A prominent Indian-origin Brexiteer MP has come under pressure over her suggestion that potential food shortages between borders could be used as leverage to secure a better deal from the EU, ahead of a crucial vote in the UK Parliament next week over Prime Minister Theresa May's Brexit deal.
Priti Patel, one of the most vocal Conservative Party MPs opposed to May's deal, was reacting to a leaked UK government report indicating that there could be food shortages in Ireland in the event of a no-deal Brexit. It said the economic impact on Ireland would be worse than in the UK.
"This paper appears to show the government were well aware Ireland will face significant issues in a no-deal scenario. Why hasn't this point been pressed home during negotiations," she told 'The Times' in reference to the report.
"There is still time to go back to Brussels and get a better deal," she said.
However, some Opposition party MPs reacted to it as a veiled threat to the UK's neighbouring country of Ireland.
"Threatening Ireland in this way is as morally reprehensible as it is futile. Britain should be showing itself to be a dependable neighbour and friend in the future," said Indian-origin Labour Party MP Lisa Nandy.
Ireland's deputy prime minister Simon Coveney added that Patel's comments were "ridiculous" and some others branded it as insensitive given Ireland's history involving the Great Famine between 1845 and 1849.
However, Patel took to Twitter to highlight that her comments had been taken out of context, saying, "It is clear my comments on 'No Deal' have been taken out of context by some. We should go back to Brussels & get a better deal. There is still time. Let's take back control of borders, laws & money".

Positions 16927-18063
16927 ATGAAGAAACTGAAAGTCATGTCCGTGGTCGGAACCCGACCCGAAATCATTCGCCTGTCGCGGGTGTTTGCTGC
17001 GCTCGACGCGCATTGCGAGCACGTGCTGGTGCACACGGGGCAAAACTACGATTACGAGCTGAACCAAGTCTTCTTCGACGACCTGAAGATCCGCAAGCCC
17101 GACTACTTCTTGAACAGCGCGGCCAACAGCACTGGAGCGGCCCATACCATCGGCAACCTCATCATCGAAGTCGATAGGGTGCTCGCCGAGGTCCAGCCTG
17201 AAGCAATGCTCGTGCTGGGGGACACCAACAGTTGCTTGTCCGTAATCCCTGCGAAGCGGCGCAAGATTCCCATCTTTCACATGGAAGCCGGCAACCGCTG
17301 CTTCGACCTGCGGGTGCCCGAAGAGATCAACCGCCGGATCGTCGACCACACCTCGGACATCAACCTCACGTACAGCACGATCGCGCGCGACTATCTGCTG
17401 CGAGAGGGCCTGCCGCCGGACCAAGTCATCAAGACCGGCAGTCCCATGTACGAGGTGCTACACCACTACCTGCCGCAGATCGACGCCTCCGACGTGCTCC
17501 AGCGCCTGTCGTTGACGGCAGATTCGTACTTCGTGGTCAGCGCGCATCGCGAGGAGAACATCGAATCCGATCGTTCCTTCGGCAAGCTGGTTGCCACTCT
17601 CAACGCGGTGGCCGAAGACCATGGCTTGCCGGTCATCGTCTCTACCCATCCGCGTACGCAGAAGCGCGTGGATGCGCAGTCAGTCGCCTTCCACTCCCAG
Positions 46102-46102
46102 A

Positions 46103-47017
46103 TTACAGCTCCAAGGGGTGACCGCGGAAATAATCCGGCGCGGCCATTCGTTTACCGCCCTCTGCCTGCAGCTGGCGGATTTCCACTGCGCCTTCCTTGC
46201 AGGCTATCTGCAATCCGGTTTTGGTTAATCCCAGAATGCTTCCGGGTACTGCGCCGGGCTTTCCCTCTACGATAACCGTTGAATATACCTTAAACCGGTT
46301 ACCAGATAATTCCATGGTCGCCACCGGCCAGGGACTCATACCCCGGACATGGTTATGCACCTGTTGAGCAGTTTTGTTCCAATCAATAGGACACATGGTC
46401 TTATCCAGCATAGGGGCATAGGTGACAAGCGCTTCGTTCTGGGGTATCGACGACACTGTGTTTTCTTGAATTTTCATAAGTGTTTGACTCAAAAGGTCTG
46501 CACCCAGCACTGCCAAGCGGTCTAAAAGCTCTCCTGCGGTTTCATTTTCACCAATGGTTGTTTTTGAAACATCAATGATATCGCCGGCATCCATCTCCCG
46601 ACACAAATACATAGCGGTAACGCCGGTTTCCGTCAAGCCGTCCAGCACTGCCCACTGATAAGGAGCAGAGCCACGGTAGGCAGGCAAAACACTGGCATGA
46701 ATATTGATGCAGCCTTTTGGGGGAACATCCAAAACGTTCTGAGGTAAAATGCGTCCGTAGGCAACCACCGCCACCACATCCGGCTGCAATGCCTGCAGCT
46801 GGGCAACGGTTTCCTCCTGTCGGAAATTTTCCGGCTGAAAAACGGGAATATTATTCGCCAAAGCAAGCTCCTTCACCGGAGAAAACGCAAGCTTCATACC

Most Opposition party MPs and many of her own MPs remain opposed to it with the central sticking point revolving around the so-called "backstop" involving open border arrangements between UK territory Northern Ireland and EU-member Ireland.
"If we go into government straight away we would start negotiating straight away. If it meant holding things a bit longer to do it, of course," he said.
Britain's formal Brexit Day is set as March 29 next year, which can be extended if agreed by the other 27 EU member-countries.
With the Commons vote on the Withdrawal Agreement increasingly expected to result in it being rejected by MPs, the risk of a no-deal Brexit chaotic Brexit have led to pressure mounting on May to delay the December 11 vote.
However, the EU has dismissed the idea of further negotiations on the agreement, setting the stage for potential stalemate and increasing hopes in some quarters of a "People's Vote" or a second referendum to revisit the vote in favour of Brexit in June 2016.
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